Doves of Massachusetts (3 Species to Know)

Doves are birds of cultural importance across many different civilizations. Typically representing peace, hope, and purity, doves have always been symbolic of some of the most beautiful and serene things in life. There are many different dove species that inhabit North America, and three of them that can be found in Massachusetts. Here is everything you need to know about those four species.

Mourning Dove

Mourning Dove
Identification

Mourning Doves have a pinkish gray underside with a darker gray back and wings. They have black spots on the wings and a black spot on each side of their face. This species often looks pudgy when they sit in a resting position.

Range

Mourning Doves are not particularly migratory as they live throughout most of the continental United States year-round. They do however extend south into Central America and Southern Mexico in winter and farther into southcentral Canada in summer.

Diet and Foraging Habits

Most of the Mourning Doves diet consists of seeds. They can often be seen foraging on the ground and are regular visitors at bird feeders where they will eat at platform feeders or under feeders.

Where to Find this Bird

Mourning Doves can be found in many different places including sparse woodlands, backyards, parks, and even areas heavily inhabited by humans such as cities. They can often be seen on power lines and also frequently feed along the ground in brush.

Rock Pigeon

Rock Pigeon – Photo by Alan Schmierer
Identification

Rock Pigeons (also known as feral pigeons) come in many different varieties. Most of them are different shades of gray with darker gray on the head, neck and chest with lighter gray on the wings and underside. Rock Pigeons have two dark wing bars on each wing and blue, green, or even red iridescence on their head and neck. These birds can also be reddish in color and even pure white.

In my personal opinion, Rock Pigeons are actually quite beautiful and if they weren’t so common in the United States people would appreciate them more.

Range

Rock Pigeons can be found in almost every continent on Earth. However, they are only native to certain parts of Europe, Asia, and Northern Africa. In South America and North America Rock Pigeons are actually an introduced species and have spread to pretty much everywhere with the exception of Northern Canada.

Diet and Foraging Habits

Rock Pigeons feed mostly on fruits and seeds. They are also well known for eating scraps of foods in cities such as bread . They will move along the ground and peck at their desired meal while feeding.

Where to Find this Bird

In their wild range, Rock Pigeons live on cliffs and rock faces. In the United States, buildings and city structures imitate these habitats, meaning this species is now readily found in large cities. Additionally, look for Rock Pigeons in farmland where grains and seeds provide an easy meal.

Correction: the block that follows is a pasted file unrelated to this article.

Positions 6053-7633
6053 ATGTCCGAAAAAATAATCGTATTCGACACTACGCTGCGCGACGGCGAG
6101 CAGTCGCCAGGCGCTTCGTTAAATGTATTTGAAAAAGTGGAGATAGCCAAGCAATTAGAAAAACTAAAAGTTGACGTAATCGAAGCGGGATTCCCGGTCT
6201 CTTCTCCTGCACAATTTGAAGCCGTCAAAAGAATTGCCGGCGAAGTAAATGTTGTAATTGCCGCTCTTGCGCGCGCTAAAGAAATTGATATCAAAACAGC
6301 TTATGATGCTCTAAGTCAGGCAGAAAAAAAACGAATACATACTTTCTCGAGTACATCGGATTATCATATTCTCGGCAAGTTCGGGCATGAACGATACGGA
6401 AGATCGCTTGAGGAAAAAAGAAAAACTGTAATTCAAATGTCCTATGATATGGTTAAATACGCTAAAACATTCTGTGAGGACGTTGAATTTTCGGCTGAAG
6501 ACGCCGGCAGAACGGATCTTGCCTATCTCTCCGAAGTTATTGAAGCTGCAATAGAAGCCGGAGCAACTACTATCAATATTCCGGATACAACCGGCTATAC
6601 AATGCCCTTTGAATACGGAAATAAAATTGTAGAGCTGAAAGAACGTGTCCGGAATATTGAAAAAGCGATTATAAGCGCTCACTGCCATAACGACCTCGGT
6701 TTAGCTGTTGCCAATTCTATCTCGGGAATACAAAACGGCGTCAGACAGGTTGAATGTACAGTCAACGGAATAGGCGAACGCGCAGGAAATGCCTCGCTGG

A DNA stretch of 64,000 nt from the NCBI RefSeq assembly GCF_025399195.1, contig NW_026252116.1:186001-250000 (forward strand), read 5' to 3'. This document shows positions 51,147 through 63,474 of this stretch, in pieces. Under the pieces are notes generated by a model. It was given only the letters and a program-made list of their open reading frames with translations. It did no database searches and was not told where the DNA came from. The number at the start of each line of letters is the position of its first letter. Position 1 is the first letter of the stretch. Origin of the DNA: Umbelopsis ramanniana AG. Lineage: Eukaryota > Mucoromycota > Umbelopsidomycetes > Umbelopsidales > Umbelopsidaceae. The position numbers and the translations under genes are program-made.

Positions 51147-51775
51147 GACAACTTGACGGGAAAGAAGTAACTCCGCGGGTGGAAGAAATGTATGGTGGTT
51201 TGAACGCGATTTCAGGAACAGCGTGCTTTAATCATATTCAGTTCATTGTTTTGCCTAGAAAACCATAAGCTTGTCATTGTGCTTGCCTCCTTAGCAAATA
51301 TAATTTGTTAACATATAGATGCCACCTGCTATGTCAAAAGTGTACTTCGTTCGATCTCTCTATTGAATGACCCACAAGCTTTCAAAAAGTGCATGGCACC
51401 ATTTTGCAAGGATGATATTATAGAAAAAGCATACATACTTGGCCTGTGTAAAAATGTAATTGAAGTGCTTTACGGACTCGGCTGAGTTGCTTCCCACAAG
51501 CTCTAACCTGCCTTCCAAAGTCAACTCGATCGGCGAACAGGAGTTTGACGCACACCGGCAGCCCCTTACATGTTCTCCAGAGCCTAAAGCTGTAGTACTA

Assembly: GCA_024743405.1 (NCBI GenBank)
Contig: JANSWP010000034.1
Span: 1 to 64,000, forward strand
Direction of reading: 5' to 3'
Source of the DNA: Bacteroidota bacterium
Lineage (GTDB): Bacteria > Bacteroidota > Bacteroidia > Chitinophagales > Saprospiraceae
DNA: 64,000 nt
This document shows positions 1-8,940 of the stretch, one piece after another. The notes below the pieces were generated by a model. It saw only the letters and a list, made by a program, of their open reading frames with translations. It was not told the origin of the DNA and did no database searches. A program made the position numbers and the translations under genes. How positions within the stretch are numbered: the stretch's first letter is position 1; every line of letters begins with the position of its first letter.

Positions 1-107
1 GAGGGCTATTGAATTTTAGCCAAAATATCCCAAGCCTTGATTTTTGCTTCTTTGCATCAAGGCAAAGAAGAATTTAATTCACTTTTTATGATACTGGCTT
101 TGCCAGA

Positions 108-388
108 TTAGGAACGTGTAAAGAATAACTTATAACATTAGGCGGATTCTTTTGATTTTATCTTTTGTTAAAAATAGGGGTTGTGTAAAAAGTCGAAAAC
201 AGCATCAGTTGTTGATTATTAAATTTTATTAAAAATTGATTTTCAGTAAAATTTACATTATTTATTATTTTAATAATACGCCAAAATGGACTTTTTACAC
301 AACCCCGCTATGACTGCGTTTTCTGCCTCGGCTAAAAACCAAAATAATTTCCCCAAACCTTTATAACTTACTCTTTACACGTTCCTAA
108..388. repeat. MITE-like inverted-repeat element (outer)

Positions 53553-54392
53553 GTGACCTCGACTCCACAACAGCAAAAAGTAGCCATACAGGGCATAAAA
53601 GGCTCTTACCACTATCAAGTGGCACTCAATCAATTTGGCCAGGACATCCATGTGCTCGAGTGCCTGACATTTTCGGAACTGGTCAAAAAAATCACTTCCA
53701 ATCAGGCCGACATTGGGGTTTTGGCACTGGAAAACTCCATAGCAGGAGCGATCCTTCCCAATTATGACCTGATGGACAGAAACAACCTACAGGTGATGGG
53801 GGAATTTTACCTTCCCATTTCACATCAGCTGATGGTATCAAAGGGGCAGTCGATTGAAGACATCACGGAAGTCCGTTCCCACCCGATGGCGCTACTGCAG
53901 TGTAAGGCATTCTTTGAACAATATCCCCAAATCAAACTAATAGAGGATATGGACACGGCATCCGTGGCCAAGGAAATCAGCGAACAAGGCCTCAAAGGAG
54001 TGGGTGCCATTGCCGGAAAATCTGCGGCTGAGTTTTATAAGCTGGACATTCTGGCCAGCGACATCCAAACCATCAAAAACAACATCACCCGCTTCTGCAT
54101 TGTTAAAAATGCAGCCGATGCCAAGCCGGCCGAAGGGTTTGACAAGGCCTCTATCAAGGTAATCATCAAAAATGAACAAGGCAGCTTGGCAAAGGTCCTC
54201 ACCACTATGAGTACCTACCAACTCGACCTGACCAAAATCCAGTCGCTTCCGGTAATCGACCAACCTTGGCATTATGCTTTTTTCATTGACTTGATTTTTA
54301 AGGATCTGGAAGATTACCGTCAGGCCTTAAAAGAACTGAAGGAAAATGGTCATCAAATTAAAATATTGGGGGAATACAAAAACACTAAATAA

White-winged Dove (Rare)

White-winged Dove – Photo by Alan Schmierer
Identification

White-winged Doves are grayish brown with their wings, head, and back being more brown, and their underside being more gray. They have blue near their eye and dark spots on their cheek. This bird gets its name from the distinctive white marking on each wing visible both when perched and in flight. In addition to the white wing markings, they also have white on the tips of their tail feathers.

Range

White-winged Doves live year-round in Mexico and parts of the Southern United States. In winter, they can be found more readily along the Gulf Coast. In summer, they move slightly north into more of the Southern United States.

Diet and Foraging Habits

White-winged Doves are primarily seed eaters but they will also consume fruit. In desert areas they have been known to eat the fruit of the Saguaro Cactus. In more urban places they will often feed on agricultural crops such as corn.

Where to Find this Bird

White-winged Doves can be found in a wide variety of habitats ranging from thickets, to desert, to urban environments. They will visit bird feeders, so if you live within their range keep an eye out for this species in your backyard. Another way to find White-winged Doves is to listen for their call which sounds similar to a Mourning Doves cooing but much deeper and gruffer.

Summary

Doves have learned to coexist with humans and thrive in places many other birds can’t. Knowing which species to expect in your region can be incredibly useful in identifying these plump and gregarious birds. Hopefully, this article has helped to answer some of your questions about the doves of Massachusetts.

If you enjoyed this post, please give it a like and a comment. Also be sure to check out the Badgerland Birding Youtube Channel

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